Your Future Ghost’s debut single as a band, “We’ve Got Places” was aptly released in the most haunted month this October. But names can be deceiving. Lyrically, the debut track references a feeling that is the opposite of fear and lurking in the shadows associated with ghostly apparitions–one of hope, comfort, and support.
The band is composed of Billboard-charting singer-songwriter Kate Voegele and Wakey! Wakey! frontman Michael Grubbs. If Grubbs sounds familiar, that would be because the indie rock singer portrayed a fictionalized, bartending version of himself on the CW’s era-defining teen drama “One Tree Hill.”
The debut track from the band builds from a quietly emotional, piano driven intro to a grittier guitar riff heavy chorus, with Voegele’s whispery command to “keep breathing, keep breathing, keep breathing now” interjecting in between. The track references the global anxiety of a post-pandemic world, in conjunction with the meaning-of-life level revelations many learned about themselves in the process.
“One Tree Hill” is where Voegele and Grubbs were first united. Voegele portrayed a character named Mia Catalano, a singer-songwriter working on her debut album, on which Voegele was simultaneously crafting in real life. The series not only introduced a new level of complexity in teenaged characters, but ushered in a new era of gritty indie rock following the pop diva era of y2k.
Prior to their experiences as actors, both had their own unique paths to music stardom. Grubbs made a name for himself by way of a number of projects, most notably Wakey! Wakey!, in the then emerging 2010s indie music scene in Brooklyn, New York. Voegele, on the other hand, found fame in rock-tinged pop starting in the midwest, going on to perform alongside the likes of John Mayer, Counting Crows, and Willie Nelson.
Hence, in line with the lyrics of the single “We’ve Got Places,” one of the places they’ve got is Wilmington, North Carolina, where the show was shot over the course of nearly a decade. The pair were fast friends on set, due to their shared primary experience in the music industry and recent entry into the television world. The massively popular show ended in 2012, but the friendship between Voegele and Grubbs lived on.
By the time the COVID-19 pandemic began, both singer-songwriters found themselves in Austin, Texas. Amid stay-at-home orders that stopped musicians from touring, the pair found themselves getting creative to pass the time, and quickly recognized that their own unique stylings meshed better than they could have hoped for.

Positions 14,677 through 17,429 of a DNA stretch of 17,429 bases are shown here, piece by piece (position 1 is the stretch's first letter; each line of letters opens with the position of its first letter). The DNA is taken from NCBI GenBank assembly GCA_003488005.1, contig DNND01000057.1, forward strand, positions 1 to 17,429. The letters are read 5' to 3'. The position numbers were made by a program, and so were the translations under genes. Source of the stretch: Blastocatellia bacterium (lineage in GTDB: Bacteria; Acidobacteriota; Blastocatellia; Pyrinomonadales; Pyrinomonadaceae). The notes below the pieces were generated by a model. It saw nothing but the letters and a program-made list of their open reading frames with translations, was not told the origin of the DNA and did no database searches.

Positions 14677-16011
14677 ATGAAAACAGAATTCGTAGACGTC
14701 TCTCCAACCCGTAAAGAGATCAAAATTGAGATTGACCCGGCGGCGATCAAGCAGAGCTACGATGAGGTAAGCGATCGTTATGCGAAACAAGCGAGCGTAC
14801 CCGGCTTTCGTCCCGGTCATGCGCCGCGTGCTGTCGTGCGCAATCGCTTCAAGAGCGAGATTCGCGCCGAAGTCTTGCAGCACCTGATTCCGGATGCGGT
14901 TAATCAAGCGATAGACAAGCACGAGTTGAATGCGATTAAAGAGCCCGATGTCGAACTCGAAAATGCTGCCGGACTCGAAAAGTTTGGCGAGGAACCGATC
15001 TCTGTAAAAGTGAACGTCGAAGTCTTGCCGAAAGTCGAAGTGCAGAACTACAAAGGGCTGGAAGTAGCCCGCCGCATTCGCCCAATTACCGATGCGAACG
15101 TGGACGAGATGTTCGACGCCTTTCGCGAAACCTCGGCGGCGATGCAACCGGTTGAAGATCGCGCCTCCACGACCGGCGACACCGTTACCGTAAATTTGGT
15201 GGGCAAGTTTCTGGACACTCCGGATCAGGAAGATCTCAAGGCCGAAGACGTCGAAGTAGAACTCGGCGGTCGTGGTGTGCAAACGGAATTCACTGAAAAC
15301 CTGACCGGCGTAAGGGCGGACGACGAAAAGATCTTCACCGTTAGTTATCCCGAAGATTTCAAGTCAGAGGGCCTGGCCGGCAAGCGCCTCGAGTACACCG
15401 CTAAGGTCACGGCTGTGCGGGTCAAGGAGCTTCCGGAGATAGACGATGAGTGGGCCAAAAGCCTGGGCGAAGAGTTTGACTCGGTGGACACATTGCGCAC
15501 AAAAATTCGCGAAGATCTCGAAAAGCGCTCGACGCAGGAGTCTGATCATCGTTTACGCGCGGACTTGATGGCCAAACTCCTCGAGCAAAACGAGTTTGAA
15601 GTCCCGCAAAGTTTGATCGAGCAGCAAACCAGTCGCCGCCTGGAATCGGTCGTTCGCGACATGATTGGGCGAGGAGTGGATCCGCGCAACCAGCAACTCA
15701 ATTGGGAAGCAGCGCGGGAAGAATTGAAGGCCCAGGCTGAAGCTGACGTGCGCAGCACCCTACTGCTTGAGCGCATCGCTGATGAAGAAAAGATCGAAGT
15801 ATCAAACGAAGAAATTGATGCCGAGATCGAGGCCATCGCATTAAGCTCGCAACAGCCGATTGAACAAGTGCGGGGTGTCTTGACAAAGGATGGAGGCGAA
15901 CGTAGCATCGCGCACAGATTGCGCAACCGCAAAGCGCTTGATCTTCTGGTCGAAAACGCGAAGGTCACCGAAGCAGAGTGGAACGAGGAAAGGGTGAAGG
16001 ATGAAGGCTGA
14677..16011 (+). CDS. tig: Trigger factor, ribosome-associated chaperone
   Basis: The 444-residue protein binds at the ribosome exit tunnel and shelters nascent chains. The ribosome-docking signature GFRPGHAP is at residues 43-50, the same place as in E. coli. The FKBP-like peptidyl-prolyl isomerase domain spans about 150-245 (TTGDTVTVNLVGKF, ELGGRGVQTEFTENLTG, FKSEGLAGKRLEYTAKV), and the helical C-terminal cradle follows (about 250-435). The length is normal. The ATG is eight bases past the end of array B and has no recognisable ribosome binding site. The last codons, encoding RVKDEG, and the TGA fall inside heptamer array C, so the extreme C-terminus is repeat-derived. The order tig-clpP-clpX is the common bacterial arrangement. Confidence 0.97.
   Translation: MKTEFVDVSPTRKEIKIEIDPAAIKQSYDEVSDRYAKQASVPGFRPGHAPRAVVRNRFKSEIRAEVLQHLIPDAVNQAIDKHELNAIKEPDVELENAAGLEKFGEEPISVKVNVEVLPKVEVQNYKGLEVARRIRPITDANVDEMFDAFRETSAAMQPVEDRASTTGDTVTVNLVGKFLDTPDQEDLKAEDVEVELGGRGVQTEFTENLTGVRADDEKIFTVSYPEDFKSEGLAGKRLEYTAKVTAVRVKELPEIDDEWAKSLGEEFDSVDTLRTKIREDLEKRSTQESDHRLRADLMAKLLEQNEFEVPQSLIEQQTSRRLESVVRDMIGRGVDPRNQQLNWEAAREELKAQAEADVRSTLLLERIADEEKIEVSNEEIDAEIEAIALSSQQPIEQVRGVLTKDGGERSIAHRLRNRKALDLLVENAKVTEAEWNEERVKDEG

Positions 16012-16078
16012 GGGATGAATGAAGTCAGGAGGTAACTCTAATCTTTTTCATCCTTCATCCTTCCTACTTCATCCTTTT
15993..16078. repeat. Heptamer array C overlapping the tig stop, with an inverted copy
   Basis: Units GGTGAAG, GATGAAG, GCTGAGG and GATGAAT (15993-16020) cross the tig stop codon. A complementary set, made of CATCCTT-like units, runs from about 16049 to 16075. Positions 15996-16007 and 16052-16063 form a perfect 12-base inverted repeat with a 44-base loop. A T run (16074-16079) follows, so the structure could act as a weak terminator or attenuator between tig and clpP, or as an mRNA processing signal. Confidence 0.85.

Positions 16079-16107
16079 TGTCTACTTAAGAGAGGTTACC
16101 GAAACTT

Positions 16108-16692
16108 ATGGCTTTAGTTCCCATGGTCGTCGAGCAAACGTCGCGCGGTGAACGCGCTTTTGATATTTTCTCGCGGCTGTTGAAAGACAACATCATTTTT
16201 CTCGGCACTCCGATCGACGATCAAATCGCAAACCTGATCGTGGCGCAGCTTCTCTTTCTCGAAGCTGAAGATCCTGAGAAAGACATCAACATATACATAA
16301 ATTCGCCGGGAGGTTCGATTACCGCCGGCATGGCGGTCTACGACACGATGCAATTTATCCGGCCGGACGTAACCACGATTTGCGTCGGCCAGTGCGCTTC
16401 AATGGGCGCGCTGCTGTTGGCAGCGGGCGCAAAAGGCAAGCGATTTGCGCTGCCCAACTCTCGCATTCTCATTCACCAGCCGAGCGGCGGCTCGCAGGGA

In a series of sessions over Zoom, they recorded a number of songs set to be released on Your Future Ghost’s debut album, beginning with “We’ve Got Places.” Voegele and Grubbs went on to perform their debut single as a band at the renowned Art Basel festival in Miami, Florida, to overwhelming praise.
Your Future Ghost sat down with What’s Trending to discuss their debut single as a group, and their upcoming debut album.
A Friendship For The Indie Rock Ages
The pair reflected further on their shared experiences on “One Tree Hill” throughout their album recording process, beginning in 2020.
“I think while we were on the show, it felt like landing on the moon on a spaceship,” said Grubbs.
“I was so overwhelmed by everything while I was there the whole time. I think Kate and I really found each other in processing the shared experience together, and that was really where our friendship got deep.”
Voegele elaborated that herself and Grubbs were two of the only people that did not live in Wilmington full time while filming the show.
“Mike and I would fly out during the week to play shows and go on tour. And then we would fly back in, and it was crazy. Airline miles were out of control at the time,” said Voegele, who called in from her solo European tour.
The Ever Present Ghosts Behind Your Future Ghost
Both Grubbs and Voegele cite a number of indie rock acts as sonic inspiration behind their project.
“The Yeah Yeah Yeahs and The Kills had these cool authentic rock alternative sounds that were not concerned with everything being slick, and not concerned with everything needing to be perfect and just having fun,” said Voegele.